I want to take this time to write about my best friend, Rochelle, who just had her birthday.
I met Rochelle almost twenty years ago on the first day of sixth grade. My best friends, Lorrie and Amanda, had just moved away a few weeks prior. It had been a long, lonely summer full of goodbyes. I started at a new school feeling completely lost.
I don’t remember what we said to each other that first day. I just know she was the only person not from my elementary school who talked to me that day. Almost nobody from my elementary school was in my classes, and all day I felt lonely. Then Rochelle turned around in her seat to talk to me and life felt worth it again, heh.
I loved her immediately. Neither of us was great at learning to sew, so while the other kids had to watch a boring movie on human development, we gossiped in the other room while decorating our crappy cloth tote bags. It was in that room she told me all about her childhood, what it was like to be Rochelle, and we just discussed everything. It was lovely. It was the best afternoon I ever had at that school.
I spent much of my teen years on the phone with Rochelle. We talked several times a week on the phone. All my secrets. All our opinions on people, boys, music, all of it. I think she was the one person I never, ever lied to. And I lied a lot when I was young.
What really struck me about Rochelle was how much she cared about other people. She thought of others even when they never thought of her. Those who thought of her were also constantly on her mind and in her heart. Anybody else would be easily wounded, but she would hang in there and be strong and warm. She had a way about her that made you feel fiercely, fiercely loved and never, ever ashamed of who you are.
I’m crying now as I write this, heh. I really miss her. It’s hard to really make someone else feel loved when they live on the other side of the world.
When I moved away from my hometown in 1998, I tried really hard to stay in contact with Rochelle. I don’t know how it happened, but one day we just stopped calling each other. I felt like everyone from my hometown forgot me as I started a new school and tried to make new friends. A few years later we were in college together and saw each other every once in a while. For maybe a year or two, we were close again. Then she got married and had children and I, separately, went through a downward spiral for a couple of years where I contacted nobody.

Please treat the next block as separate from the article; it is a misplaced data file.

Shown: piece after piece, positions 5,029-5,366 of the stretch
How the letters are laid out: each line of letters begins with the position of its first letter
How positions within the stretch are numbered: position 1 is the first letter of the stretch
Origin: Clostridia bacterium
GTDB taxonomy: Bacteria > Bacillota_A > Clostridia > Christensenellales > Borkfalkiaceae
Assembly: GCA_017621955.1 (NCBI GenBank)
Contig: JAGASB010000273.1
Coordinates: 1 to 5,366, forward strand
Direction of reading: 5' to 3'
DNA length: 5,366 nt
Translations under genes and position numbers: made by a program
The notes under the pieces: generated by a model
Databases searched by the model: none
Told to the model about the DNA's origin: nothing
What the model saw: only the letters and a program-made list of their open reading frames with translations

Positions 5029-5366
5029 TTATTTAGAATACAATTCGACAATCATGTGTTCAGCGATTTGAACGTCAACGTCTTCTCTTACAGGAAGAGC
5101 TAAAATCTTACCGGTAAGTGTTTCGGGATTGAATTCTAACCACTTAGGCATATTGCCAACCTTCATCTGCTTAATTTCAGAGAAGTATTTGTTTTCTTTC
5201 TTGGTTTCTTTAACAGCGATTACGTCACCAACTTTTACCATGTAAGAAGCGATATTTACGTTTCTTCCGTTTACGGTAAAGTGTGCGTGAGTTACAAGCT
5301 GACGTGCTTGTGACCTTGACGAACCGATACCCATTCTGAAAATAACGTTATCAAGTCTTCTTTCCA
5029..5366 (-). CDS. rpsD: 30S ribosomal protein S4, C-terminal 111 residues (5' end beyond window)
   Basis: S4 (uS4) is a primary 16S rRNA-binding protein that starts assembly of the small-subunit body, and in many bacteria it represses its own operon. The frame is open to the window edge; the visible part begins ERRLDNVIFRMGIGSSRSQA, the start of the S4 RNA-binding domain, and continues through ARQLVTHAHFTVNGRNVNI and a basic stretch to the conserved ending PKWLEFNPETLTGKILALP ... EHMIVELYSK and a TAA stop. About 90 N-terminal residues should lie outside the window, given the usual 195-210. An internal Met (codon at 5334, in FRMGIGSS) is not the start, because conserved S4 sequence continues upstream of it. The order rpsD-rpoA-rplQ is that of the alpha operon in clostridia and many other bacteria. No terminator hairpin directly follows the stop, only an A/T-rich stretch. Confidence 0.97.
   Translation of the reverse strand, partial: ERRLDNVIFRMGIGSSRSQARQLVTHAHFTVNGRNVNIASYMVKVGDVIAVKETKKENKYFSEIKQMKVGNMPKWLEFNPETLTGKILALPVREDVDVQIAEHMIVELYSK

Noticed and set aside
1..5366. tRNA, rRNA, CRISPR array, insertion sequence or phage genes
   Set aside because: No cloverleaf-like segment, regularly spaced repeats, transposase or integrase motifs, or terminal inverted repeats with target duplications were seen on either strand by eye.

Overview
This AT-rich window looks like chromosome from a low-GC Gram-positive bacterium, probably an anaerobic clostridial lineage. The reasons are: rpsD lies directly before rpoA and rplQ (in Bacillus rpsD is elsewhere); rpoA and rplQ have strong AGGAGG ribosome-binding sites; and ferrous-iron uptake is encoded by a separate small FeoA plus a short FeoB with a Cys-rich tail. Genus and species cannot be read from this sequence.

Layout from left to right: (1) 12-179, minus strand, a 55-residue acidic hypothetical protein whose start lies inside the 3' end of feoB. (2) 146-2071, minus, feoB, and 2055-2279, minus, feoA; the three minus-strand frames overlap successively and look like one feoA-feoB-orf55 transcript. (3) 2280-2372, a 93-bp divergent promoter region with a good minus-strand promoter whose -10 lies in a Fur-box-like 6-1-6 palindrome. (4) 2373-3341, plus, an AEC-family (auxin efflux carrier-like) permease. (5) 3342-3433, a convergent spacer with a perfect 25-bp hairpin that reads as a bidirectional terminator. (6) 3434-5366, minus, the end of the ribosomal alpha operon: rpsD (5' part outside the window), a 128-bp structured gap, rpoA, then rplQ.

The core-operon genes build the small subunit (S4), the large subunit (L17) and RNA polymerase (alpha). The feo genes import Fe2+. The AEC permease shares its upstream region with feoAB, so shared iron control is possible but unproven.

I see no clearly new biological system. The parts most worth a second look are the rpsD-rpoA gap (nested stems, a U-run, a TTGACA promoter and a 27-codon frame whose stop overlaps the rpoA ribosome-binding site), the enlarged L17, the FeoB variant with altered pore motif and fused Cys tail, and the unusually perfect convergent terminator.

At the zenith of my downward spiral, there Rochelle was. Her husband was deployed and she had adorable twin babies. She slowly brought me out of my shell, just before she moved away to Texas.
Oh thank God for Rochelle. My life would be a nightmare without her in it to crack me up, love me, and laugh with me. We spent the next few years calling each other on the phone every once in a while.
One day she called me up with the news.
It happened so fast. Strong Army wife she was now, she packed up all her things, husband and newborn in tow, high-tailed it to Maryland where we had a few weeks to say goodbye to her as a group.
Upon her leaving I tried to stay strong like she wanted me to. I even said, “See you later.” That’s the kind of wording used on deployments instead of goodbye. We say it with a smile.
The minute she was gone, I dissolved into tears like a kicked puppy.
That was about two years ago. I hope to see her home by her next birthday.
For now though, all I can say is this:
Rochelle, you are the bomb diggity. Xoxox Thank you so much for being born! I miss and love you more than words. You make the world around you glow, inside and outside, and I can’t wait for you to come home.